Dr. Greiger: Yes; there were quite a few special results with the APRICOT [AIDS Pegasys Ribavirin International Coinfection Trial] study in which I was one of the coinvestigators. The APRICOT trial, which was originally published last year, in 2004, showed that sustained virologic responses (SVRs) could be achieved in 40% of HIV/HCV-coinfected patients who were treated with pegylated interferon plus ribavirin for 48 weeks.[9] As you know, in the United States we have mainly a genotype, HCV genotype 1, which is not too susceptible to therapy. But the results of the APRICOT study were fairly good, I think. SVR rates for genotype 1 were 29% compared with 62% for genotypes 2 and 3. At this meeting, Soriano[10] presented data from the APRICOT study that showed a 38% response rate (SVR) in patients with genotype 4 HCV infection, and Sulkowski[11] presented data that documented that adverse events compromised the treatment of HCV, resulting in lower SVRs.

And in patients who remain in the study, interferon also might have had a small impact on the sustained viral replication capacity and overall health. We've used interferon in the past, too, and we know that it had a little impact on the virus, but not a lot -- not enough to use as an antiretroviral, however.

Medscape: As a person with extensive experience in treating patients coinfected with HIV and hepatitis virus(es), what final piece of advice would you like to share with people who are less experienced? What might they find confusing in terms of clinical decisions?

Dr. Greiger: I think there is a question that physicians ask themselves: Should I treat the hepatitis C first or treat the HIV first? Ideally you should treat the hepatitis C first but "ideally" is not in the everyday world. So if you can, yes -- you treat the HCV first and then you treat the HIV, but in most cases I do treat both at the same time. If the patient is at a stage where treatment is needed, HAART should not be postponed.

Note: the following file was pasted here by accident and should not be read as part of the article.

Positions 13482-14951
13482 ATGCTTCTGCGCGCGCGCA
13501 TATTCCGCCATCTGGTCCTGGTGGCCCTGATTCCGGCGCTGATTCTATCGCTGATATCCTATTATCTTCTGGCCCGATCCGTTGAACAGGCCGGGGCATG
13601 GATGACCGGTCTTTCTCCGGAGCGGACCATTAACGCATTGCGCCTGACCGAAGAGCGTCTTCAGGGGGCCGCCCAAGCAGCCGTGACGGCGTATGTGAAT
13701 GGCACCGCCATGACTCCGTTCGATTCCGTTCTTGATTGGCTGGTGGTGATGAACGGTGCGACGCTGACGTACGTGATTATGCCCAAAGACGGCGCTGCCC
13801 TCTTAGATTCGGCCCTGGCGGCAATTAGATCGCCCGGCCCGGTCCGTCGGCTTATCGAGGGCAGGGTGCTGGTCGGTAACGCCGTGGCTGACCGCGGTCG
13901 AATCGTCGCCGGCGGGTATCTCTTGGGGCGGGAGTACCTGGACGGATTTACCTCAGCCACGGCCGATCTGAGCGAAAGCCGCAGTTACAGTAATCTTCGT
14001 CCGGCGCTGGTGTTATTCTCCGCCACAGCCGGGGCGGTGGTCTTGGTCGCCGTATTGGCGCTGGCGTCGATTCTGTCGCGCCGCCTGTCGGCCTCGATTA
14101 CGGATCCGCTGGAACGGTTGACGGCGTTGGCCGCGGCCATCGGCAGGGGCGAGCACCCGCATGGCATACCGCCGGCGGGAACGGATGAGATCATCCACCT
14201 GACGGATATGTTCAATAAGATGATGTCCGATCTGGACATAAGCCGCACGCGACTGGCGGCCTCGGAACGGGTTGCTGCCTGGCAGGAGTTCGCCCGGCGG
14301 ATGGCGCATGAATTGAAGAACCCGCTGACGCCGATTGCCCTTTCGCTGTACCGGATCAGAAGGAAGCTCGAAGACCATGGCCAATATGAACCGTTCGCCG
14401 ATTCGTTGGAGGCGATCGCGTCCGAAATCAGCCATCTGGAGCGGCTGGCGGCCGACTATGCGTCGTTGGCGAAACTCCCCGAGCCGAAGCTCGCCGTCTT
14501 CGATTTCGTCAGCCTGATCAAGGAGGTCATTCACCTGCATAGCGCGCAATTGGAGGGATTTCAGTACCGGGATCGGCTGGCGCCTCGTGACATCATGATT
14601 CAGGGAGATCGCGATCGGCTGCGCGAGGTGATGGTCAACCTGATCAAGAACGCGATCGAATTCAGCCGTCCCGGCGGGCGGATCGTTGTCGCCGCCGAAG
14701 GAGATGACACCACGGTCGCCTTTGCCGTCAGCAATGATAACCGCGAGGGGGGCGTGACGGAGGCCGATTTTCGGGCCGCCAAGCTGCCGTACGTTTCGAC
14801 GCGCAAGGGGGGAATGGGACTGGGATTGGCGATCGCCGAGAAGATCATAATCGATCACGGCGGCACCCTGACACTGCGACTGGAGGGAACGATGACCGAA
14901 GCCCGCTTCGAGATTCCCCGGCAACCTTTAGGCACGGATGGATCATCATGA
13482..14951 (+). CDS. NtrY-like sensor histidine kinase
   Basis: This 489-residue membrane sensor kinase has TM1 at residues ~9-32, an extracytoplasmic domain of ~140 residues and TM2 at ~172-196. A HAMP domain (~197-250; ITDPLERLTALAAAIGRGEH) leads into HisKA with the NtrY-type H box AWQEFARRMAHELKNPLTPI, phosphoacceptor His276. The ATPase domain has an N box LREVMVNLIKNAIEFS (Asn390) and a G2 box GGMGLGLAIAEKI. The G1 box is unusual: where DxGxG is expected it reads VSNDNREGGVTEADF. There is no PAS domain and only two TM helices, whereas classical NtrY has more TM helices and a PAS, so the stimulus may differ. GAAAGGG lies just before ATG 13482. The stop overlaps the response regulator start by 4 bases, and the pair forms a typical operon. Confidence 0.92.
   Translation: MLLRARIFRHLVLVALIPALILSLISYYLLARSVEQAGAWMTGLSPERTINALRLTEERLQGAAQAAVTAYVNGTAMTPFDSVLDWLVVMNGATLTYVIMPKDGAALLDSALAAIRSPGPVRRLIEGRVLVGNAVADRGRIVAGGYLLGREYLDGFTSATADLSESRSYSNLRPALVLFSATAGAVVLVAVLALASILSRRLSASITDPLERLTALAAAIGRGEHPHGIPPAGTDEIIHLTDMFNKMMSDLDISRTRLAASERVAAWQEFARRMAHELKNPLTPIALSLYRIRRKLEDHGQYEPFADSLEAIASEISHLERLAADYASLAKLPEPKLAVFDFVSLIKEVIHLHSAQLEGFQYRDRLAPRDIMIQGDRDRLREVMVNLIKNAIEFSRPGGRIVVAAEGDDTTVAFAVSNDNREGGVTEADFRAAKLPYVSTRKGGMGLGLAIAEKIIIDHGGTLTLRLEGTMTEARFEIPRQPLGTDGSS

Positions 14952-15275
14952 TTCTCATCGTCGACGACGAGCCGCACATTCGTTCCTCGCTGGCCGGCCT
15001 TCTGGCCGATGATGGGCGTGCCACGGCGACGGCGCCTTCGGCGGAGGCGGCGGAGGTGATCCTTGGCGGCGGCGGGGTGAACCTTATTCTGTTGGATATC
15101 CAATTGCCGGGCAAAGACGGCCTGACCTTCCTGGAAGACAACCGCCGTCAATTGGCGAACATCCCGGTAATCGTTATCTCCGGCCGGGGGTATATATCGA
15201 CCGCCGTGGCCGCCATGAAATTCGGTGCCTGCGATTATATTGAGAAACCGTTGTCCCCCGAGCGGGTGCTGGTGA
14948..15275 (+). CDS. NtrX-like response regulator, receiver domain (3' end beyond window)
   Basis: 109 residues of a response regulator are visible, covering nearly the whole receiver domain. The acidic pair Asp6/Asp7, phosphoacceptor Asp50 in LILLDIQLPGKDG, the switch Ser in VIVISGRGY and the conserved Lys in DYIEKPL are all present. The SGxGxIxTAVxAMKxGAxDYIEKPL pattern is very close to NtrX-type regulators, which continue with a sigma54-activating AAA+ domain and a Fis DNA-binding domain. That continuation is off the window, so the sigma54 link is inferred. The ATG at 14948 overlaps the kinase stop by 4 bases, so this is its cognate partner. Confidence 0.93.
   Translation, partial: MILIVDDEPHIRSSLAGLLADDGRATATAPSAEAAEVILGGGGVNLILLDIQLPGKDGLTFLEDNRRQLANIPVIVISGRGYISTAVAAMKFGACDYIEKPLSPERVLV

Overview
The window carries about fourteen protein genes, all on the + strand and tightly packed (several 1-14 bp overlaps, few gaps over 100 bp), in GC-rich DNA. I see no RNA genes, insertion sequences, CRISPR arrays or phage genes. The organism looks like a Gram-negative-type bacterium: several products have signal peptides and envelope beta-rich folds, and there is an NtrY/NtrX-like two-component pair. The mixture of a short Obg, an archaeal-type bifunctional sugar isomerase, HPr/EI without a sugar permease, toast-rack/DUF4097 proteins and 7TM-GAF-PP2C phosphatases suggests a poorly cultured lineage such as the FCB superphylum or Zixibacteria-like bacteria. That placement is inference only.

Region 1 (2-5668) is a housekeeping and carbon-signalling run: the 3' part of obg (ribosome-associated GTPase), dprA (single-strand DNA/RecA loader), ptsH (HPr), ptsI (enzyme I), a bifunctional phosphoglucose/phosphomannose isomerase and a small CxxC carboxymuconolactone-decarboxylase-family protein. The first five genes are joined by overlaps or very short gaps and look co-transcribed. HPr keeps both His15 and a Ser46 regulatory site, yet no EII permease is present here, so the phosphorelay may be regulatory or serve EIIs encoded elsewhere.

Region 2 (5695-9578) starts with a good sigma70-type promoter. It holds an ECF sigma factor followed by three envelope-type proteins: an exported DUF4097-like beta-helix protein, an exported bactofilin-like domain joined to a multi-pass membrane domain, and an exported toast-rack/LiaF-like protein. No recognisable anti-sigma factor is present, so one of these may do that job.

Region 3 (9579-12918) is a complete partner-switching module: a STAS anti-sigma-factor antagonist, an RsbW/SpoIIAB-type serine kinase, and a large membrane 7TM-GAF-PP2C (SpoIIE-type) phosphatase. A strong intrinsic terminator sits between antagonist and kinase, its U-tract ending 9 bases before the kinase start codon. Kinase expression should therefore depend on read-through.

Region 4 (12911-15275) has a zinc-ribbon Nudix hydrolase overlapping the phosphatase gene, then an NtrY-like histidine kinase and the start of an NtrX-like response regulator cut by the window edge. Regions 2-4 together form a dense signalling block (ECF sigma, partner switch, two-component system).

Finally, you have to be careful and be aware of the immune reconstitution syndrome. So if you have a patient who has coinfection (and in general I'm talking about HCV more than HBV, because HBV is less common), you might see a transient aggravation of the hepatitis because the patient is doing better on the drugs, his immune system is stronger, and that's the immune reconstitution syndrome. There is no treatment; it's transient and it goes away, but you have to be aware of it.

Erratum: Dr. Greiger's original interview transcript incorrectly reported results of the Torti study on hepatotoxicity of NNRTIs. The original text stated: "Torti and colleagues also found that single or ritonavir-boosted PIs were not associated with a higher risk for toxicity, but that the risk for hepatotoxicity was higher with nevirapine than with efavirenz. "In fact, the study did not show a difference between efavirenz and nevirapine, but did show a difference between NNRTIs and PIs (either single or ritonavir-boosted). The corrected text, which appears in the report above, states: "In this study, treatment-experienced patients prescribed NNRTIs (either nevirapine or efavirenz) had a higher risk for relevant hepatotoxicity than those prescribed either single or multiple protease inhibitor-based regimens. However, it should also be noted that there is, in general, a higher risk for hepatotoxicity with nevirapine compared with efavirenz among patients with CD4+ cell counts > 250 cells/mcL."